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All the obligation of the canon law in this kingdom depends upon its having been received and admitted by parliament, or upon imme, morial usage and custom.(i) There are no canons forming a part of the law of England, except such as have already been incorporated into it.(k)

By the statute 25 H. 8, c. 19, s. 7, repealed by the statute 1 & 2 Ph. & M. c. 8, and afterwards revived by the statute 1 Eliz. c. 1, it was [ *23 ]

provided, " that such canons, constitutions, *ordinances,

and synodals provincials already made, which be not contrariant to the laws, statutes, and customs of the realm, nor to the hurt of the king's prerogative, shall be used as before the said act, till otherwise ordered by thirty-two persons to be appointed according to the said act.” And by the second section of the same statute, the king may nominate and assign at his pleasure thirty-two persons of his subjects, sixteen of the clergy, and sixteen of the temporalty of upper and nether house of parliament, who shall have power to examine canons, &c. before made; and such as the king and the major part of them shall deem worthy to be continued shall be obeyed, so that the king's consent under the great seal be first had to the same, and the residue shall be void. But it was provided that no canons, constitutions, or ordinances should be put in execution in this realm by authority of the convocation of the clergy, which should be repugnant to the king's prerogative, or the customs, laws, or statutes of the realm.)

By stat. 3 & 4 Edw. 6, c. 11, the king was authorised during three years, by the advice of his council, to name thirty two persons to examine the ecclesiastical laws, and compile such laws not contrary to any common law or statute of the realm, as should be thought convenient for the spiritual courts. The commissioners appointed under this act, digested a work according to the method of the Roman decretals, and entitled Reformatio Legum Ecclesiasticarum.(m) But in consequence of the king's death before he had assented to the plan it fell to the ground, and was never afterwards resumed,(n) so that the authority of the canon law in England now depends upon the stat. 25 H. 8, c. 19.(0)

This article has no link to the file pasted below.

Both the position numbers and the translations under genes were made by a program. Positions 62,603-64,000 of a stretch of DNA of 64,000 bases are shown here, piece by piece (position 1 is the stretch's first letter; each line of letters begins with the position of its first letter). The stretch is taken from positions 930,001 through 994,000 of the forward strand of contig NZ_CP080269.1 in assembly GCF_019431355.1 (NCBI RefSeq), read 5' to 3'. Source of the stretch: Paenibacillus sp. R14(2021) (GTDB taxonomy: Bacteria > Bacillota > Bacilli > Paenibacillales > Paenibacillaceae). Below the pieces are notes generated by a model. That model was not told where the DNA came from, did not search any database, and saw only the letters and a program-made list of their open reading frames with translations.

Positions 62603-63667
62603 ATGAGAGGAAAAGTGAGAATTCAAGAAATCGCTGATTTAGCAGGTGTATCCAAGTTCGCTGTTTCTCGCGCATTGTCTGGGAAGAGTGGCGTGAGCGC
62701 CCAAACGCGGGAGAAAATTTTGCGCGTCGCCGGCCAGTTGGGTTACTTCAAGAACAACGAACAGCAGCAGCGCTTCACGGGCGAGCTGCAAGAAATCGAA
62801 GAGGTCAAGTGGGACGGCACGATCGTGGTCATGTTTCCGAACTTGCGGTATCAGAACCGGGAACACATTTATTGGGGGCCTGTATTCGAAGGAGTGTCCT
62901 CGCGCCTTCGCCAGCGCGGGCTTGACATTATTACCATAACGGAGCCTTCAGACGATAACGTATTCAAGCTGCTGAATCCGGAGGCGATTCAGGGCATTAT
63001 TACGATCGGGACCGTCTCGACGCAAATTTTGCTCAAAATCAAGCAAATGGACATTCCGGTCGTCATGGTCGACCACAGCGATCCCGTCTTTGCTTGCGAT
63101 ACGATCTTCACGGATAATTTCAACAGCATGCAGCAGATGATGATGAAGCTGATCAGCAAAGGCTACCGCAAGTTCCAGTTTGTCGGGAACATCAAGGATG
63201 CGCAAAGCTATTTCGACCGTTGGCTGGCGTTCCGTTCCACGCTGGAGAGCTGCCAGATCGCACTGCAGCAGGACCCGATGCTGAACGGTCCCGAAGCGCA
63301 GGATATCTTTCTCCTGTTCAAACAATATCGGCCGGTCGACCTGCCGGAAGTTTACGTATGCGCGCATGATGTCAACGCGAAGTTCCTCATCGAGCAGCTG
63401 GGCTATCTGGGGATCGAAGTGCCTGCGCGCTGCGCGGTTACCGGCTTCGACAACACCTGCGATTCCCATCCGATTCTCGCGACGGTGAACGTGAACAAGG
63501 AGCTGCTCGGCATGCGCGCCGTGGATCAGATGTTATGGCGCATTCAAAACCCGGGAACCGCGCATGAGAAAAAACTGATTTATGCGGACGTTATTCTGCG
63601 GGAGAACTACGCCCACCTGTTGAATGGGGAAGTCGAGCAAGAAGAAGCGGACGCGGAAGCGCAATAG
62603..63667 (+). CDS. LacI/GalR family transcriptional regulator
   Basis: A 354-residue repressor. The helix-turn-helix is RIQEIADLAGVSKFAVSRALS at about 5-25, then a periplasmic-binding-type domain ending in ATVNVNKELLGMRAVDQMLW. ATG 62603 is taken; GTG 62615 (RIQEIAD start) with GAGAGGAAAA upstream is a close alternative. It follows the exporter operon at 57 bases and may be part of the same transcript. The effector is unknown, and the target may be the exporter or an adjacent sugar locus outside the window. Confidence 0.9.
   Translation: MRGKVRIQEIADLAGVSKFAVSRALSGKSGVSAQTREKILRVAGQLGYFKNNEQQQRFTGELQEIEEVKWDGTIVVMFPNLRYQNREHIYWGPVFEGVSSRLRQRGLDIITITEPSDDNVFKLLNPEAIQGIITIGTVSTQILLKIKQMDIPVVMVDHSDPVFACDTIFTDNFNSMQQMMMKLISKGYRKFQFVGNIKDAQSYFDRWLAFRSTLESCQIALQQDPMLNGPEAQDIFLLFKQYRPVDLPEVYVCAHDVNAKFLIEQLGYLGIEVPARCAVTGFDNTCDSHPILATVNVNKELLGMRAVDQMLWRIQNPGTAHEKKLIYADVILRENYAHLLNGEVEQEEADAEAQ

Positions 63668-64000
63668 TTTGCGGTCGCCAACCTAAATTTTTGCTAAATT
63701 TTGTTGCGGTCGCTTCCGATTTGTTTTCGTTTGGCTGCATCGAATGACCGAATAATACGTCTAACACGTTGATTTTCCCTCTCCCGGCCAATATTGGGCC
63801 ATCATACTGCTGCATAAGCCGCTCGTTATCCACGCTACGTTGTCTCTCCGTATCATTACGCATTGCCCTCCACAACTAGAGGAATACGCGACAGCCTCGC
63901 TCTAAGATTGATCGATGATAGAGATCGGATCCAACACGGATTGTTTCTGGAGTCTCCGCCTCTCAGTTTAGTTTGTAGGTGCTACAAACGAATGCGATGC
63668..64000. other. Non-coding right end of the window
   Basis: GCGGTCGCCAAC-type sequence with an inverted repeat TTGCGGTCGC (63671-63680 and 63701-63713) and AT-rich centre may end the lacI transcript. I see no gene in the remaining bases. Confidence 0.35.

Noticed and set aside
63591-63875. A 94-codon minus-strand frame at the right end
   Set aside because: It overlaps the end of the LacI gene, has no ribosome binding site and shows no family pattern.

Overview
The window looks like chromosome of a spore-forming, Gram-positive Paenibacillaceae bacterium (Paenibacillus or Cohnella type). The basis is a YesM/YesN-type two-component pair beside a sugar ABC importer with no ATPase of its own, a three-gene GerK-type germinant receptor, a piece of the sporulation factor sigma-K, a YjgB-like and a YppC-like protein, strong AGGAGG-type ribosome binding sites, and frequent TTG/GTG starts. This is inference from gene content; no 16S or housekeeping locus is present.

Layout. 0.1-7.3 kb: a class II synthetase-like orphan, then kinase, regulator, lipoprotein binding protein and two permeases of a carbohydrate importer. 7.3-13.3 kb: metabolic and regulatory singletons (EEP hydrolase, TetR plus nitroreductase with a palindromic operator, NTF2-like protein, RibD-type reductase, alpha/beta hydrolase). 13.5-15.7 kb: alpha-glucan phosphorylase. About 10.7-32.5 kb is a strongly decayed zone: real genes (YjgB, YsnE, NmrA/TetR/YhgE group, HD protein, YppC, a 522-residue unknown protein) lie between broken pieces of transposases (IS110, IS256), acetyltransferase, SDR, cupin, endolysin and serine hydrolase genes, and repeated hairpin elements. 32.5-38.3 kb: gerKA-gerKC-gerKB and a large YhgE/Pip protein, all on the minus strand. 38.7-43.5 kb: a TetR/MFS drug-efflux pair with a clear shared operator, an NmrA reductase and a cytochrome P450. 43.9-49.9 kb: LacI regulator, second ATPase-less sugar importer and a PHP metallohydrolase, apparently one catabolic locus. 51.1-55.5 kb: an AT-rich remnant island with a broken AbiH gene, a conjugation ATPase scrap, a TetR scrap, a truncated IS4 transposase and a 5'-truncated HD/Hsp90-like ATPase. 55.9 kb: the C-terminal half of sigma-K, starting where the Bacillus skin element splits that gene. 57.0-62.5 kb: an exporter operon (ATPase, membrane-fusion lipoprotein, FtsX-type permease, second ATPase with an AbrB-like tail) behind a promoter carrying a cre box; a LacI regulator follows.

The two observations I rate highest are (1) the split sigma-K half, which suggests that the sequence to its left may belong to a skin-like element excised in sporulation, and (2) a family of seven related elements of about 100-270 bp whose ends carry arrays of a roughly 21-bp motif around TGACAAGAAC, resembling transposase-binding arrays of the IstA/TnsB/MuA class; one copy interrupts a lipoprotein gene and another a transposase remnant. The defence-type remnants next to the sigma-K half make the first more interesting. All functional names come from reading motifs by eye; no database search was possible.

The convocation, (p) with the license of the crown under the great seal, may make canons in ecclesiastical matters, but cannot infringe the common law, statute law, or the king's prerogative.(9) The

clergy are bound by canons confirmed *by the king only, [ *24 ]

but they must be confirmed by parliament to bind the laity.(r)

All material ordinances or regulations made since the reformation for binding the laity as well as the clergy in mere ecclesiastical mat

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(i) Hale's Hist. C. L. 26–29.

Lingard's Hist. 127-129, 8vo. ed. (k) 8 T. R. 414; Vaugh. 327.

(n) See Godolphin, Rep. Can. 585. (1) See 27 Hen. 8, c. 15, 35 Hen. 8, c. 16, (0) Soe 1 Bl. Com. 83. statutes of the realm. See Vin. Abr. Canons ; (p) See Com. Dig. Convocation. Com. Dig. Canons.

(9) Grove v. Elliott, 2 Vent. 44. (in) Lond. 410. 1640, De Matrimonio, p. (r) Carth. 485; Salk. 412; 12 Co. 73; 2 ; De Adulteriis et Divortiis, 17–56; 7 Vent. 43; 1 P. Wms. 32.

ters, have uniformly been enacted or confirmed by parliament. The several acts of uniformity are instances which may be mentioned. Although those matters were first considered in convocation, yet that body was only regarded as an assembly of learned men, able and proper to prepare and propound such regulations, but not to enact and give them force.(s)

The convocation for the province of Canterbury, which was held in London in the year 1603, in the first year of the reign of King James I., by the king's writ had a license under the great seal to agree to such canons as they should think fit; whereupon they made several canons concerning the government of the church, religion, the clergy, &c., which had the royal assent.(1)